Despite such setbacks, the pieces of the puzzle of good plumbing were finally coming together – proper venting, waterworks and sewers brought the closet indoors to stay. Add to this the mass production of fixtures, fittings and valves, making them affordable and available for everyone. In a 25-year period, from 1929 to 1954, sales by distributors of plumbing products and heating equipment rose from $500 million to a whopping $2.33 billion, a 350% increase.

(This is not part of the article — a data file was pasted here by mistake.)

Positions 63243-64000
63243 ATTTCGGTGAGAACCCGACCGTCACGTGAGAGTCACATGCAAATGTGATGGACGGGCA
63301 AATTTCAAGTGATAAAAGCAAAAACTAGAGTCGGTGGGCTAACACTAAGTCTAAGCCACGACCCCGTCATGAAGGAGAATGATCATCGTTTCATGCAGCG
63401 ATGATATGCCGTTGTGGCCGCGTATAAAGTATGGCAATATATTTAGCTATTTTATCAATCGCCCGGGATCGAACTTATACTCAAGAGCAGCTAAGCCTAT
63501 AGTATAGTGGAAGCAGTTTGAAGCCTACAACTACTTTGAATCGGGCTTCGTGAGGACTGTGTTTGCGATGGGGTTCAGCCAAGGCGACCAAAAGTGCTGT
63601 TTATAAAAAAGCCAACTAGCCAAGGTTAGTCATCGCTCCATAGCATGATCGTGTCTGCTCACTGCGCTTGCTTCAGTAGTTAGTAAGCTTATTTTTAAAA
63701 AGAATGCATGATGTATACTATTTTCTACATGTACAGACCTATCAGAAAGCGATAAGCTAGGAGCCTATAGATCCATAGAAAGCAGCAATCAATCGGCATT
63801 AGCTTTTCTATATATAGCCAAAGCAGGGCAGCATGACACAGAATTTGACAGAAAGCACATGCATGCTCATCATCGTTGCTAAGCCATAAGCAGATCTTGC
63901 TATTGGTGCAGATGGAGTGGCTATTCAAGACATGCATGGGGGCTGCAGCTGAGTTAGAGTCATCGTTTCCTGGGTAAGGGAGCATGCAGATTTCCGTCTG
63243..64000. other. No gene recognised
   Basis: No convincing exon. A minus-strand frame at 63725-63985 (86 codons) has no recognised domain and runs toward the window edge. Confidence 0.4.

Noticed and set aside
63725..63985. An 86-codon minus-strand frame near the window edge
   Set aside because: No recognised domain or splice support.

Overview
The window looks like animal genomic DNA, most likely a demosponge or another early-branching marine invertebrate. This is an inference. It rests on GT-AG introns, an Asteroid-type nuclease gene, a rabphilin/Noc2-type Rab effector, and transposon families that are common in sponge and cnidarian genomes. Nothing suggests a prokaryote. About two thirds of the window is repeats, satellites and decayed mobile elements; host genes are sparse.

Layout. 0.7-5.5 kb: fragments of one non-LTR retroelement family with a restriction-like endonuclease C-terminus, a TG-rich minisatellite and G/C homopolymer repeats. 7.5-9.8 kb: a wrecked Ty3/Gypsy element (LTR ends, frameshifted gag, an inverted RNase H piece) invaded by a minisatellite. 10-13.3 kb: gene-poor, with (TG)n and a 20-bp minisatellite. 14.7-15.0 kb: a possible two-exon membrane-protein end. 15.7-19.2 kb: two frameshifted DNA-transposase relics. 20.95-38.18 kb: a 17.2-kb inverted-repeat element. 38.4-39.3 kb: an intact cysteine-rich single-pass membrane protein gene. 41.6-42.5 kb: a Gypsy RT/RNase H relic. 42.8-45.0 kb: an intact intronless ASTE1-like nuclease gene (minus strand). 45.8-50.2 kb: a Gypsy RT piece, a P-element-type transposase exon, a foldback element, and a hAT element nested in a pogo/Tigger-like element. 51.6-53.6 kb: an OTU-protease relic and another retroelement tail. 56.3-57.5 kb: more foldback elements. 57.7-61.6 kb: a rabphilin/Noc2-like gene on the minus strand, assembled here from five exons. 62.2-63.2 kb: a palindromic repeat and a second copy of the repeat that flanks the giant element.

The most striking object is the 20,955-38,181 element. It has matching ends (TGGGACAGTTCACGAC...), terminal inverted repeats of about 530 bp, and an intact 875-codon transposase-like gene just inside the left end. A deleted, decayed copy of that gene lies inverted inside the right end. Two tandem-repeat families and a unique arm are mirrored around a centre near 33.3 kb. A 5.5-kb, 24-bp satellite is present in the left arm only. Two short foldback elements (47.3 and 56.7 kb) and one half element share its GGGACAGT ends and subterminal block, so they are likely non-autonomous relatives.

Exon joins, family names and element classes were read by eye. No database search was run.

According to the Plumber.com’s history of plumbing in America, the U.S. would go on to create standards and issue regulations for health and safety in plumbing and sewage that still lead the world today.
Nowadays a lot of us take plumbing for granted. It’s not until we look back at the history of plumbing tht we see how much we’ve progressed. It all started with the need to have sanitation and safety and it’s carried through to our modern homes and buildings. As the old saying goes, “Where would you go if you didn’t have a plumber?”